Ultimately, our Nepal OCIP was cancelled and hence comes an end to a year of planning. I felt an overwhelming sense of deja-vu. Just like what happened to nbs foc, we had to put a premature end to our hard work due to truly unforeseen circumstances.
Discounting the selfishness of not even considering the fate of the already disadvantaged Nepalese, there are of course more relevant issues that are in our control and hence more worthy of concern. Previously, I worried about how the next batch of freshmen were going to conduct next year’s camp if they have not even went through it completely themselves. It was our good fortune that they bonded well despite everything.
In OCIP’s case, obviously going for a trip will be a huge help in future planning, especially when planning for a project that has not been done before like to Nepal with the huge amounts of schools left distant and isolated in the countrysides. Many actually do not understand the true purpose and the exact scope of OCIP/OEP/OCSP.
For the record, only about 20% or so of the financial contributions goes towards directly helping the community there, in the form of buildings like schools or toilets and the likes. That’s why we are not encouraged to say that its for charity, as among the 80% of these other costs we incur ourselves are borne by subsidies too. In a sense, we (the volunteers) are benefiting more.
In fact, the notion of OCIP (Overseas Community Involvement Project) is already slightly skewed because Community Involvement by its definition has an element of sustainability in it. That is why we are not allowed to say that we are actually doing community service. The closest we can proclaim is to be doing “community service” as it can be a one-off project.
So is overseas service a total farce? It depends on people’s perception of it, and what previous generations have done to build on its perceptions. A careless leader who rides on the charity bandwagon can misguide the public in order to gain more funds while canvassing, among other misrepresentations of overseas service. The actual truth is that overseas service is actually to serve as youth development, to implant the seeds of change in every volunteer that goes out to see the world for what it is outside of our sunny little island.
There may be sceptics but even for my generation, there are many who are sheltered but do not know it. Even for the guys who have been through army may think that they have been through certain hardships and have “seen things”. The hard truth is what you see in documentaries are just simply superficial. When you actually sit down with a local tribe, spend 2 weeks living with them and try to even fathom how a life such as theirs can be lived, something inside of you might hopefully be stirred.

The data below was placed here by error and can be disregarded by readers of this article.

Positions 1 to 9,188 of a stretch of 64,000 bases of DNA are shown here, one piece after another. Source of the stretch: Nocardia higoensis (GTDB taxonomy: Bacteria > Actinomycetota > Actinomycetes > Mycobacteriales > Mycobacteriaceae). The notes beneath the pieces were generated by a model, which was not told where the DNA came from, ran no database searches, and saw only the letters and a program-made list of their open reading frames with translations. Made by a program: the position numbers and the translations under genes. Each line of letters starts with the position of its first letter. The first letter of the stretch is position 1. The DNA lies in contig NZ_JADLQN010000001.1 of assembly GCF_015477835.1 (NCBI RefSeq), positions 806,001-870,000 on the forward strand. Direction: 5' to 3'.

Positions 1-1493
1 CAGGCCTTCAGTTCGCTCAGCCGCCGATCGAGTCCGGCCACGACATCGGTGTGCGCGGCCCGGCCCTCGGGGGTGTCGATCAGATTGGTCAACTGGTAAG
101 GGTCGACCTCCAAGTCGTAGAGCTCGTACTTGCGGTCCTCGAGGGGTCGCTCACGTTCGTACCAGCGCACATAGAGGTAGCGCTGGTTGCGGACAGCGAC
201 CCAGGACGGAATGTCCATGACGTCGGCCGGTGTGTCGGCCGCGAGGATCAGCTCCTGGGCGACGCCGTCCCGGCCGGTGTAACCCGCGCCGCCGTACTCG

Its the reason why I wanted to lead the next bunch on a totally unprecedented project in Nepal. Its not enough to handle the safety and administrative aspects, it is also expected of us to facilitate the reflection and learning within our charges and of course, it sure sounds corny and lame as hell because we are talking about undergraduates here. Surely they would have grown up and be able to make their own observations by then? Again, it is hard to discount the roles of a facilitator here when everybody will naturally keep to their comfort zones in terms of sharing and reflection.
My personal take on what takeaway one is supposed to get from overseas service is that, all of us here (the volunteers) are at least set on some path of considerable success in life where we would eventually have the ability to influence the world in our small little ways, be it in politics, in our field of research, or by the raw wealth we might obtain. The biggest difference that will set us apart is having been through this 2 and a half weeks of exposure to overseas service, to open our hearts and minds so that when the individual is stripped down to the barebones, our values, principles and beliefs shape us and the ultimate decision or influence we have on the world is of a better one.
I also asked my peers, why are we here helping foreigners when there are still under privileged people back in Singapore? Our work is not even done back home. Well now I have the answer – many people think of OCIP with the overseas trip as the focal point, and it is not hard to blame because of the name in itself. However, what most people do not know is that there are actually 3 components, which is the local community service project before and after the overseas trip. We had ours recently with an under-privileged community of adorable children and it was a really meaningful day of sharing with them the importance of being grateful. The point is to expose the volunteers to both local and overseas community service to be able to realize what is the difference between the 2 communities and also so as to enable them to better appreciate what we have with us, now.
Maybe, If I could, and if situations permit, I will be back.